Published by Bloodhound Books,
7 February 2022.
ISBN 978-1-9146147-2 (PB)
Nineteen-year-old Sophie Macreavey wakes up in a hospital bed having sustained stab wounds. Her adoptive parents and sister are all dead and her two brothers are missing. Only Sophie can tell the police what has happened, except she can’t — there are blanks in her memory.
As Sophie is interviewed by the police, she explains that the perfect family life her mother posted about online was a total lie. Far from being perfect, life in the Macreavey household was a nightmare. The photographs posted online were simply posed for with nothing behind them. In fact, her parents were abusive and restricting, using religion and food as weapons. The four adoptive children actually had little contact with society and were home schooled where their narcissistic mother had full control. They were all malnourished and had learned to hold secrets. So, when things start to come back about the attack Sophie isn’t completely honest with the Family Liaison Officer assigned to her.
Told from Sophie’s veiw point, the reader is right in her head, which flags up immediately that as a narrator we probably can’t trust everything she says. As the story progresses, we see the gritty resolve that has got her through the years of abuse. Over the years she has absorbed herself in the many books the house held, learning about the world and society so she’s not the naive teen you’d typically expect, especially when it becomes apparent that one day, she had found an old phone of her dad’s and managed to get online.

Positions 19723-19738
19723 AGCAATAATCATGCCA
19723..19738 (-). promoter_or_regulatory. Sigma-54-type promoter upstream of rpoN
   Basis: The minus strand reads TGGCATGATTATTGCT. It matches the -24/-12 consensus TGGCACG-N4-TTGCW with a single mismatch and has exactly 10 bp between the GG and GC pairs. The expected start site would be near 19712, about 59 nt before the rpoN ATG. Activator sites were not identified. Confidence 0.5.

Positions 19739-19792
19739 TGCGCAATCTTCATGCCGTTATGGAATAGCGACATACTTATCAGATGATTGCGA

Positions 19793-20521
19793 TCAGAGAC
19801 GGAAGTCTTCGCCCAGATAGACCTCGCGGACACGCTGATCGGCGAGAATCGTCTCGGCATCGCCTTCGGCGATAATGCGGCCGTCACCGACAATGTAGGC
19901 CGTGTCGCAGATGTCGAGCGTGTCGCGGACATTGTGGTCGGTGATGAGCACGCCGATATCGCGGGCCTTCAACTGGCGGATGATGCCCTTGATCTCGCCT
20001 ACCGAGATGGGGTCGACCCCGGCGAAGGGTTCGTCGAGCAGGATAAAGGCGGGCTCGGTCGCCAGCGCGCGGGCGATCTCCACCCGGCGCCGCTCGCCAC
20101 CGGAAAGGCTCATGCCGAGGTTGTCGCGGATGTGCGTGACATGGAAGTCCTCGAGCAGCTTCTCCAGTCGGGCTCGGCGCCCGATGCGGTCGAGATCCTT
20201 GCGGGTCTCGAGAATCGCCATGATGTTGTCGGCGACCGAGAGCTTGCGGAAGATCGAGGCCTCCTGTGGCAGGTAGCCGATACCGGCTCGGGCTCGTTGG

I would query that as the remaining victim of a multiple stabbing, Sophie would
probably have been under closer police protection rather than sent home alone
and allowed to wander at will with just one family liaison officer popping by
from time to time but that said it’s a gripping character study with a twisting
plot that I highly recommend.
Reviewer: Christine Hammacott
Sarah Sheridan was born in London and now lives in a village in South Northamptonshire. She gained a Masters degree in Eighteenth-Century French and English art from the Courtauld Institute of Art, before teaching art in secondary schools for thirteen years. After working with human rights organisations that protect minority groups from institutional abuse, Sarah worked towards a PhD at The Open University, researching the effect of secrecy on marginalised people, specifically the biological children of Roman Catholic priests. She has spoken about her research on various news programmes for the BBC and other media outlets around the world. It was this sense of secrecy and silencing that became the inspiration for her first crime novel, The Convent. Sarah is hugely obsessed with reading and is amassing such an unrealistically large book collection that some of it is now in storage. She is also addicted to writing, and after inventing stories (mostly in secret) from a young age and having various articles and short stories published, she wrote a children's book, The Top Secret Diary of Davina Dupree - inspired by her daughter - in 2013. Overjoyed to hear that young readers were enjoying the story, she went on to write a series about Davina Dupree. When she is not looking after her three children and menagerie of pets or going for long walks with her wonderful partner Rich, Sarah can be found writing, while consuming large amounts of chocolate.
Christine Hammacott lives near
Southampton and runs her own design consultancy. She started her career working
in publishing as a book designer and now creates covers for indie-authors. She
writes page-turning fiction that deals with the psychological effects of crime.
Her debut novel The Taste of Ash was
published in 2015.
To read a review of A Taste of Ash Click on the title